"Where do I begin, well I guess the simple answer would-be the beginning. My name is Stefhannie-Josephine Calhoun and I am a 21yo Trans female of color, currently residing in the beautiful Pacific Northwest. I’ve always had a passion for the sense of community, and it’s just a plus that I’m specifically passionate about the LGBTQ community. After coming out and searching for some sort of purpose in my life, I realized that I can make a difference. I began my involvement at SMYRC, the Sexual and Gender Minority Youth Resource Center (the “G” is silent) in Portland, Oregon, it was there that I realized it was possible for me to make a difference within our community.
I realized that I was already making a difference by just being me, but there are there are other ways I could too. One way is through peer-to-peer sexual education. This method allows the students to learn from people their own age. I can validate the fact that when I’m learning something new, learning it from somebody my age can help a lot, and there’s a slight sense of comfortability, if you will. Having knowledge about sexual health doesn’t affect just one person or community, it’s about us all.
Another way is being able to know what your intersecting identity is. Knowing this can help you not only get a better understanding of who and how you really are, but what your actual needs are. For instance my transition from male to female is different from “Suzie”. I don’t need to take hormones to grow breasts, but I do keep unwanted and unruly hair at bay; whereas “Suzie” may not need to keep away unwanted hair but want to grow breasts. Make sense?
One last way is fighting for all-inclusive health care reform that allows people to achieve comfortability within their own mind and body, whether that be from finding the right therapist to have a positive outlet to release your feelings and emotions, or finding the right medical professionals team to monitor the right treatments to fit your needs. It is important for everyone to feel as if they can live and breathe the life that they want to live, or feel that they were meant to live.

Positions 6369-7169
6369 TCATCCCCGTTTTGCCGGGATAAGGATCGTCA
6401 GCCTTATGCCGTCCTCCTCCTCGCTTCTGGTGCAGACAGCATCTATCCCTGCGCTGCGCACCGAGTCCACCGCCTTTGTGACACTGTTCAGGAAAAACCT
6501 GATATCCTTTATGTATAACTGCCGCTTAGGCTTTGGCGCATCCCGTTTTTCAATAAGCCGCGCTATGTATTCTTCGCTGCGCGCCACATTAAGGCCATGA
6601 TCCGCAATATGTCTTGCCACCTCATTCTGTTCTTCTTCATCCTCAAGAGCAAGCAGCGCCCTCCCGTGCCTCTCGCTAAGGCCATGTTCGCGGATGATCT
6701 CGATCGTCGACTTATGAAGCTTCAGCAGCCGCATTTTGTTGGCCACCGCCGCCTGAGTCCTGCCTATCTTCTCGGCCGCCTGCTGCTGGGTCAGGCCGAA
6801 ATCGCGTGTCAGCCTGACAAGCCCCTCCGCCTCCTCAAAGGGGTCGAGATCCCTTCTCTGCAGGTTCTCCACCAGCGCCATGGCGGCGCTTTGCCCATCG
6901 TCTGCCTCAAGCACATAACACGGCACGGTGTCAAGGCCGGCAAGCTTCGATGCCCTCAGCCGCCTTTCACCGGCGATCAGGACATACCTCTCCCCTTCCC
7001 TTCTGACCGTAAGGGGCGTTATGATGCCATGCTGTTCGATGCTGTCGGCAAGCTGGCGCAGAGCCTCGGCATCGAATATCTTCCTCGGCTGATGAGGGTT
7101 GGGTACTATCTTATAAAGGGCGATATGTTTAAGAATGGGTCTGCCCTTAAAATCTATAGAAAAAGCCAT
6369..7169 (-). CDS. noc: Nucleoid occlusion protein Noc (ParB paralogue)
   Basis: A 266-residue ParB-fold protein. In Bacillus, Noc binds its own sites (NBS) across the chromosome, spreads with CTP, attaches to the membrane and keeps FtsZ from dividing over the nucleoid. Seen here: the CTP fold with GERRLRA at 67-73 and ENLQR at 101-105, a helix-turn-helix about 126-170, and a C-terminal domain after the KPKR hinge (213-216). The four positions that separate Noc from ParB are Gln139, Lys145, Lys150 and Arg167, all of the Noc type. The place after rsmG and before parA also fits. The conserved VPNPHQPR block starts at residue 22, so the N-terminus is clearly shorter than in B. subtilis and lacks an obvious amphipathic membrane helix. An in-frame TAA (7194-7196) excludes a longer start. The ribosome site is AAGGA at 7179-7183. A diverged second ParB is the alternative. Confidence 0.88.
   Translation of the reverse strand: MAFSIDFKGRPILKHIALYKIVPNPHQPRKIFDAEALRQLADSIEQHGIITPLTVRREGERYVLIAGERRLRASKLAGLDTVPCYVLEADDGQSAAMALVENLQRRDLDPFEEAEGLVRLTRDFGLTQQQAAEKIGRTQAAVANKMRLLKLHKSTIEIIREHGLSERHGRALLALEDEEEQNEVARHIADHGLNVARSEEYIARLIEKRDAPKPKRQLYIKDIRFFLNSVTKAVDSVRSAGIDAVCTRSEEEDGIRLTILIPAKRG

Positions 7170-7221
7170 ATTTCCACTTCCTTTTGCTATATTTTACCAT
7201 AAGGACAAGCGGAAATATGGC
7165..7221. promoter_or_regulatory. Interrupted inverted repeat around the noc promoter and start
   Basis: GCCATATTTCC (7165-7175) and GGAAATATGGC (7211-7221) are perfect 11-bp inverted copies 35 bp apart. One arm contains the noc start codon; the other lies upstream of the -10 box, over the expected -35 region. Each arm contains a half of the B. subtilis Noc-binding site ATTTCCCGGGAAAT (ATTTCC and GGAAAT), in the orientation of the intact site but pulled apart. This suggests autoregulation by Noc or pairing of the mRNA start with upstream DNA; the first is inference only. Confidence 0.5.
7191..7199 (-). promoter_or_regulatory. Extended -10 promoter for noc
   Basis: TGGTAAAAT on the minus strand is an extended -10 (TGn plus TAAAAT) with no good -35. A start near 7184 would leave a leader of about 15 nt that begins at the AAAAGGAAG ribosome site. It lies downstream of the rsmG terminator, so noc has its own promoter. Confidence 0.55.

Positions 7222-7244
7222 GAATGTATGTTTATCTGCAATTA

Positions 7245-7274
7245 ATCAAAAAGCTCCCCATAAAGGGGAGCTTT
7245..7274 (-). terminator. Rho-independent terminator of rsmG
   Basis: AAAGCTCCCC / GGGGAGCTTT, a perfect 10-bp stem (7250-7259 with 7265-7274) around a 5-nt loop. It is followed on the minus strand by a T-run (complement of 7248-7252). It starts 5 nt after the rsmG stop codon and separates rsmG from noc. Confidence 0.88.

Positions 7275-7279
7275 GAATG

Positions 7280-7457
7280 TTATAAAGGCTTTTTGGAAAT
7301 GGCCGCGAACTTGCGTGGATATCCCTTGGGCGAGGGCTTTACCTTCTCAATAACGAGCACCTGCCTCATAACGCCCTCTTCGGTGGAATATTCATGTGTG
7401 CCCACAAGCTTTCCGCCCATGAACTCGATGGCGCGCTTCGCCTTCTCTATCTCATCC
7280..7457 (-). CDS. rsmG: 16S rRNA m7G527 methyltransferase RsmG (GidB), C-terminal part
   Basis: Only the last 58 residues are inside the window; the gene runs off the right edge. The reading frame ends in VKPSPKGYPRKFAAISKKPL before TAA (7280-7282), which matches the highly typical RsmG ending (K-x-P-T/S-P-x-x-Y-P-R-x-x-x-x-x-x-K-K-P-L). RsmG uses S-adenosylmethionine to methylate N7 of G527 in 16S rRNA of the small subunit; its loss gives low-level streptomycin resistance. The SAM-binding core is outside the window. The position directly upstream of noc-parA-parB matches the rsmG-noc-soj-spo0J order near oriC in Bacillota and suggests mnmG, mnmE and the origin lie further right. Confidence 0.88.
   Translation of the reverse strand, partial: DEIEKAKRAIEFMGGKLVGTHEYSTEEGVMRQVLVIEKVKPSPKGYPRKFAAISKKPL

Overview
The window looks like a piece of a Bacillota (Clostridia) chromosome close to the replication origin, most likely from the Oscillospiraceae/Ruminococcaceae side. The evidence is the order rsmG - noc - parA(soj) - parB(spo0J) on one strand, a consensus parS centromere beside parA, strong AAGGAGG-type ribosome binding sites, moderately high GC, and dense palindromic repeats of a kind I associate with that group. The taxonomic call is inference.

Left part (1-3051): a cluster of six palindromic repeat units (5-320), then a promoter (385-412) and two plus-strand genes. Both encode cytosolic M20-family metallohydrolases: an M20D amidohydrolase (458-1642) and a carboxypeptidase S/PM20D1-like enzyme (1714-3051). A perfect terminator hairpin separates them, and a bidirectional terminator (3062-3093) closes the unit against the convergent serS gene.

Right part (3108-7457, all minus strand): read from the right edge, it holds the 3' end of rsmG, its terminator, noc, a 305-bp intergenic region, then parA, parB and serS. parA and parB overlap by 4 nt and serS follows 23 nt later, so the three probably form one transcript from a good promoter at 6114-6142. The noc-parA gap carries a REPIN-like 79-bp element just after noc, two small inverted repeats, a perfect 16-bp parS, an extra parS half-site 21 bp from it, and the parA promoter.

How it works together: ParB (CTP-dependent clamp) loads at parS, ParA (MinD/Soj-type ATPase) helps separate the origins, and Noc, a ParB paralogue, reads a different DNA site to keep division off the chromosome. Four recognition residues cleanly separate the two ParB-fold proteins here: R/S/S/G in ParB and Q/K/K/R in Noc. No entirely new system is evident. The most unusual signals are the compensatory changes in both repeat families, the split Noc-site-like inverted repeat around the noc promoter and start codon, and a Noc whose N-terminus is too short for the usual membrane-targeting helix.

All of these topics are just a few of the ones that are present within my community that I have had a connection with and have a moving passion for. Each of these topics are so important within not only their own right but each other. At one point or another each of these topics come to a common ground where everything is at a peaceful standstill, and it is that exact same peaceful standstill that I am wanting to see not only myself achieve but everyone around me regardless of gender or sexual orientation, and yes they are different ;)"
Q Center's Sexual & Gender Minority Youth Resource Center (SMYRC) turns 15 years old this year! And there's much to celebrate:
15 years of providing a safe space to support and celebrate queer youth.
15 years of working with queer youth and their families.
15 years of mental, physical, emotional and spiritual support provided to queer teens and young adults.
15 years of increased academic success.
15 years of reducing poverty and juvenile crime.
15 years of helping queer youth stay in school.
15 years of creating future community leaders.
All because of the generosity of people like you! Q Center only has $700 to go to reach our $6000 goal to fulfill our "Support 500 LGBTQ Oregon Youth". Please make a gift today and help us with 15 more years of successfully serving LGBTQ youth and youth adults in the Portland metro area!
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Combined with other sources of funding, this project raised enough money to fund the outlined activities and is no longer accepting donations.